(39) Accordion-type door to forward cabin
(40) Folding sink
(42) Forward berths
(43) Drawers and lockers under forward berths
(44) Forward ventilator
(45) Mooring cleats
(46) Forward pulpit
(1) After pulpit
(6) Movable backrests
(7) Condiment containers
(9) Glass rack
(10) All-wave radio (chronometers swing down from above)
(11) Translucent-bottom dinghy
(13) Kerosene gimbal lamp
(14) Main-cabin ventilator
(16) Forward hatchcover with transparent plastic top
(17) Forward ventilator
(18) Forward pulpit
(20) Stowage space
(21) Forward head
(22) Folding sink
(23) Mainmast step of sheet Monel
(24) Doorway to main head
(25) Removable pipe berths for additional crew
(26) Lead ballast in keel weighs 5,660 pounds
(27) 527-lb. bronze centerboard adds 3'7" to draft
(28) Centerboard winch and handle
(29) Garbage pail recessed in centerboard trunk
(30) 32-hp gasoline engine
(31) Automatic pilot mechanism
(32) Two-bladed propeller
(33) Monel fuel tank holds 32 gallons
(34) Valve cutoff on exhaust keeps water from backing into engine
(35) Engine exhaust
ENTRIES FOR THE 1956 BERMUDA RACE
VENTURER—73'3", H. C. Haskell Jr.; BOLERO—73', Sven Salen; WINDIGO—71', W. S. Gubelmann; ROYONO—71', U.S. Navy; COTTON BLOSSOM IV—71', W. H. Wheeler Jr.; PETREL—70'3", U.S. Coast Guard; GULF STREAM—70', M. E. Hemmerdinger; ENCHANTA—66'2", R. Stiegler; SEA LION—66', G. Verney; CRIOLLO—66', Dr. L. H. Vida√±a; GOOD NEWS—63', 10", A. L. Loomis Jr.; MANITOU—61'9", U.S. Coast Guard; PICKLE—58'4", Canadian Navy; ARGYLL—56'7", W. T. Moore; ROB ROY—56', A. Boorstein; CIRCE—56', C. Hovgard; CARINA—53'6", R. S. Nye; STORMY WEATHER—53'5", J. J. O'Neill; ONDINE—52'9", S. A. Long; KAY—52'7", S. Frisell; SAGOLA—52', G. R. Hinman; BACCARAT—51'7", G. Coumantaros; CALLOOH—50', J. M. Brown; FIGARO—47'2", W. T. Snaith; SOUVENIR—46'8", C. W. Wharton Jr.; PALAWAN—46'7", T. J. Watson; CLAIRE—46'5", F. E. Lintilhac; WHITE MIST—46', G. W. B. White; ICEFIRE—45', J. Isbrandtsen; REVONOC—45', H. Conover; SWIFT—44'3", U.S. Navy; VIGILANT—44'1", U.S. Navy; FROLIC—44', U.S. Merchant Marine; DANDY—44', U.S. Navy; SCHLUSSEL VON BREMEN—44', R. Evans; RESOLUTE—43'11", U.S. Navy; KATINGO—43'10", J. T. Vatis; BLIXTAR—40'8", D. Miller Jr.; SWAN III—40'1", W. M. Wood; INDIGO—40', S. K. Wellman; GOLLIWOGG—40', C. E. Ratsey; JEN—39'11", C. Koch; WILD SWAN—39'11", B. Lippincott; MALAY—39'7", D. D. Strohmeier; FINISTERRE—38'6", C. Mitchell; ROEBOAT—38', J. A. Roe; GLORY—38', P. F. Miller; FLAME—37'9", J. Timken; CORROBOREE—36', A. J. Peaslee; SHADY LADY III—35'2", C. T. Sturgess.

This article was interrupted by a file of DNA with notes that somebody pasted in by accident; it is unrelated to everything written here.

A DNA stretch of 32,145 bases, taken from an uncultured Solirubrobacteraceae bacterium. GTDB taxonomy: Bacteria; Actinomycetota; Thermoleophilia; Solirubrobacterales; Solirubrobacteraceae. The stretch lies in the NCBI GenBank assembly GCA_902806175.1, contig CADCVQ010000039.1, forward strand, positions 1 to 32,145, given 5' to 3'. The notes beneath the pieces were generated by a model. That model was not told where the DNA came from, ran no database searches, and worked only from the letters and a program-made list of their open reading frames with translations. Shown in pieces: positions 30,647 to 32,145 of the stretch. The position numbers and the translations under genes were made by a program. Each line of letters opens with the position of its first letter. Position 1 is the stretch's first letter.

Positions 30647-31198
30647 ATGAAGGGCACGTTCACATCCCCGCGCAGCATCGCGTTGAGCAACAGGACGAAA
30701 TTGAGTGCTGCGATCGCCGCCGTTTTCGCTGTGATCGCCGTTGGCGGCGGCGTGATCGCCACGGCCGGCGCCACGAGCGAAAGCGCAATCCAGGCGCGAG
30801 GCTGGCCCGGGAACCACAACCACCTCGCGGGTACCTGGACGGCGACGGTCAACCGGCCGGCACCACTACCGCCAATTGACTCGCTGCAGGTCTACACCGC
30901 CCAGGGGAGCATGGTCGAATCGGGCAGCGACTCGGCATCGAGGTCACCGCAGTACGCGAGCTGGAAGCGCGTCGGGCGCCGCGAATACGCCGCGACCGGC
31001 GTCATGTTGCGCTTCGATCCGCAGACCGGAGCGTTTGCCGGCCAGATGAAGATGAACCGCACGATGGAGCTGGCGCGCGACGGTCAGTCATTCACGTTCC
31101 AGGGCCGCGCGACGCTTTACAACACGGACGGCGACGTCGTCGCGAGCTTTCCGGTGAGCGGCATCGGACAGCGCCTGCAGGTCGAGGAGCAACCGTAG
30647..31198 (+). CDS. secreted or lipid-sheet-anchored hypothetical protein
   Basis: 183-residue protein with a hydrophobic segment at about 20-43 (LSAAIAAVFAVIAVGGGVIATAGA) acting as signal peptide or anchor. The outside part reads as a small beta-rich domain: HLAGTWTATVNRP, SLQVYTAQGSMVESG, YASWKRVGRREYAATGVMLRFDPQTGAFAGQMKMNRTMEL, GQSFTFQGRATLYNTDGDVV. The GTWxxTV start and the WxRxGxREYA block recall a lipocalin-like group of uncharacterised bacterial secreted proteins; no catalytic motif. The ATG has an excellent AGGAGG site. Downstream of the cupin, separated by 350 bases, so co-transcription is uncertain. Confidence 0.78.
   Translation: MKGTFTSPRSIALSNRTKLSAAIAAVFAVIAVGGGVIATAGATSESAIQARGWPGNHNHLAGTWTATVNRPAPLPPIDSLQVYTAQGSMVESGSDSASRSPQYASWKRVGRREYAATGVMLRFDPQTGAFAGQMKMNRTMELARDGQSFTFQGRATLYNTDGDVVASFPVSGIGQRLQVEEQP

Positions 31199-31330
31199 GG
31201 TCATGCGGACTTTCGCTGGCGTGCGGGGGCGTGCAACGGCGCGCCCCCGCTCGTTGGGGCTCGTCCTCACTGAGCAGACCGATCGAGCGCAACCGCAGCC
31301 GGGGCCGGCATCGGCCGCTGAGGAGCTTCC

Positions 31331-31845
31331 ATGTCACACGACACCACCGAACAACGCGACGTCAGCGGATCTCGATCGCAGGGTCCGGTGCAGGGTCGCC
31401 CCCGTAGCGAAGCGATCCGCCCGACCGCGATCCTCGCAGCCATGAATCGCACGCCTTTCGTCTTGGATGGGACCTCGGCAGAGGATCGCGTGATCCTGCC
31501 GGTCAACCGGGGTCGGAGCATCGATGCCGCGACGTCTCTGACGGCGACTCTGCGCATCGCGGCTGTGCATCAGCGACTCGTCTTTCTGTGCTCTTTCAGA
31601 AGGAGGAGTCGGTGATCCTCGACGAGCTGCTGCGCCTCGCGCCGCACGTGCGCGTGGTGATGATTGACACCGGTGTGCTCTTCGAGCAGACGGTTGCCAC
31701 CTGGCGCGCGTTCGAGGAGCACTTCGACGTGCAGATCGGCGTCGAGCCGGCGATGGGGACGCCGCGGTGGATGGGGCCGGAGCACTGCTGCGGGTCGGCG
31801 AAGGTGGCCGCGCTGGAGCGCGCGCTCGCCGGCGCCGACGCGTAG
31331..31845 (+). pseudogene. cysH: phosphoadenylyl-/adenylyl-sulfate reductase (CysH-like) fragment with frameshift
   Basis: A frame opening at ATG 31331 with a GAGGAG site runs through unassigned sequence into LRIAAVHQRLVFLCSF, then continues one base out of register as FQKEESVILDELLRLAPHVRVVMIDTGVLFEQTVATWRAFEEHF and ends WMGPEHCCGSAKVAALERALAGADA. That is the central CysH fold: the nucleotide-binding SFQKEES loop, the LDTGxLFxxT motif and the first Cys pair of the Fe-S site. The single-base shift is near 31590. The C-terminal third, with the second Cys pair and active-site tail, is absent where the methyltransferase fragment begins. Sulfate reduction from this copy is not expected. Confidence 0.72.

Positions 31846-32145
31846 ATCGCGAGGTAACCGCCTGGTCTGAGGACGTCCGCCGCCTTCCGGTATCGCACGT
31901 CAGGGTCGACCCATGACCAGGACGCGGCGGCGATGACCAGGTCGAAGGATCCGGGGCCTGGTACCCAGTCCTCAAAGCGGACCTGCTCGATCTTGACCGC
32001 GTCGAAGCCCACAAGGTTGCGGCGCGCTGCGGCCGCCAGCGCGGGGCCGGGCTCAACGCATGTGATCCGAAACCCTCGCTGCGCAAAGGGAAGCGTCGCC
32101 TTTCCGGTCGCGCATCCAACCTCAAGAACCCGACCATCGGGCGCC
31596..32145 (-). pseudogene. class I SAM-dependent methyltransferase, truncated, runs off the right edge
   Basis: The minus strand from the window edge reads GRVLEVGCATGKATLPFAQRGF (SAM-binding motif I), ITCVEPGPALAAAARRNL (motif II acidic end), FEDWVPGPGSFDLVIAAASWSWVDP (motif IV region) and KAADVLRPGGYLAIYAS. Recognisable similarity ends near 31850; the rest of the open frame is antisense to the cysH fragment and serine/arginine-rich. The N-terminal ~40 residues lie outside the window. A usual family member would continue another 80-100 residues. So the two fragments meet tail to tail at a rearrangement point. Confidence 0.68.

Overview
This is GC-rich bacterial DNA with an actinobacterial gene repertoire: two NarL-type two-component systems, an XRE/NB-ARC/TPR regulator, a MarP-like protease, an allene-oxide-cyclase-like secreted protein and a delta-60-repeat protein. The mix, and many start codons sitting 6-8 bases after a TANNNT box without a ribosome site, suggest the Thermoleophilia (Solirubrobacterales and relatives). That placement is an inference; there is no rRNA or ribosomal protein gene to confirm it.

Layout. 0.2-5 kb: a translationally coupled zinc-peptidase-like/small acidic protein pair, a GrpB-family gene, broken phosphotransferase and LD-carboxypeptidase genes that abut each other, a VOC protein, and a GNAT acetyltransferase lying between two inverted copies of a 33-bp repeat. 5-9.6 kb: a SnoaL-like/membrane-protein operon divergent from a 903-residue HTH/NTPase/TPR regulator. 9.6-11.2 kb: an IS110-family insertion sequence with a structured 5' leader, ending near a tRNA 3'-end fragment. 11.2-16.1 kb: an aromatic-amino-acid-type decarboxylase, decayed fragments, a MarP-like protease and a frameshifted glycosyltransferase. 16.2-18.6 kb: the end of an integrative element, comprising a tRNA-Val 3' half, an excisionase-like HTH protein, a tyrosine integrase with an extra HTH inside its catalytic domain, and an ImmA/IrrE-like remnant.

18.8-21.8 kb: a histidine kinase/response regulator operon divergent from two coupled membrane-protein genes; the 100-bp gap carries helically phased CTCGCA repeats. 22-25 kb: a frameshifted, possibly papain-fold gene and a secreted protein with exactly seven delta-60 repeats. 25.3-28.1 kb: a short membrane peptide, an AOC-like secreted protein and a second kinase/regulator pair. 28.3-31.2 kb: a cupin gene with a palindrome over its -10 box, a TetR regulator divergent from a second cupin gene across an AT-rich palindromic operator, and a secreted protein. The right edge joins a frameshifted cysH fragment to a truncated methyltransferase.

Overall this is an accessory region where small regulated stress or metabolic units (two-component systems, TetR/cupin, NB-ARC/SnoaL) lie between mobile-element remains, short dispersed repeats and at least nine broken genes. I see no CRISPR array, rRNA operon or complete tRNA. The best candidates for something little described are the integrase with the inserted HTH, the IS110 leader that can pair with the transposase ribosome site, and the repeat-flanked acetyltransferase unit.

WESTERN STAR—57'6", J. J. Wilson; MINOTS LIGHT—57'5", C. Warden Jr.; MERRY MAIDEN—52'5", H. I. Pratt; HALLEE—52', P. Richmond; FAIRWINDS—49'11", K. S. Kapp; WIND SONG—49'11", W. G. Anderson; SOUTHERN STAR—45', J. W. Mullen II; VARUNA—44', A. H. Robertson II.
HIGHLAND LIGHT—61'6", U.S. Navy; GESTURE—56'6", A. H. Fuller; JULIE—56'1", P. Campbell; WHITE LIE—46'7", G. L. Wolfe; CYANE—46'5", H. B. duPont; SOLUTION—46'2", T. H. Ramsing; FUN—45'5", T. H. Closs; MUSTANG—45'3", R. Stephens Jr.; NUTMEG—45', W. Shallow; HARRIER—41', C. R. Hunt; HIGH ROLLER—39'3", D. S. Hartshorn Jr.; ECHO—39', W. R. Ryan; DOVEKIE—38'9", C. J. Schmidlapp II; TRUCHA II—38', M. de la Fare; LAPWING—35'3", H. M. Willcox.
SHOAL WATER—72'1", N.Y. Maritime College; BARLOVENTO—64'5", P. S. duPont III; ONWARD III—60'4", H. B. Barlow; NI√ëA—58'9", De C. Fales; ZINGARA—56'8", V. D. Smith; FORTUNE—50'9", M. J. Feiring.
MOGU—67'3", F. S. Guggenheimer; FOXHOUND—63'3", R. P. Rivers; NIMROD V—55'2", R. L. Hall; SALLY III—48'7", R.B.M. Barton; ELDA—46', H. A. Wise Jr.; HOTHER—45'10", P. Hoffmann; UNDINA—45', E. R. Williams; RENOVA—45', C. M. Dodson; NICOR—44'11", Dr. J. T. Callahan; PANIC—42'6", W. Buckley; SEPTEMBER SONG II—42'2", G. P. Fitzpatrick; PRIM—40'6", M. Gibbons-Neff Jr.; TETON—34'9", J. A. Mulcahey; KATRIENA—34'3", Dr. H. M. Rozendaal.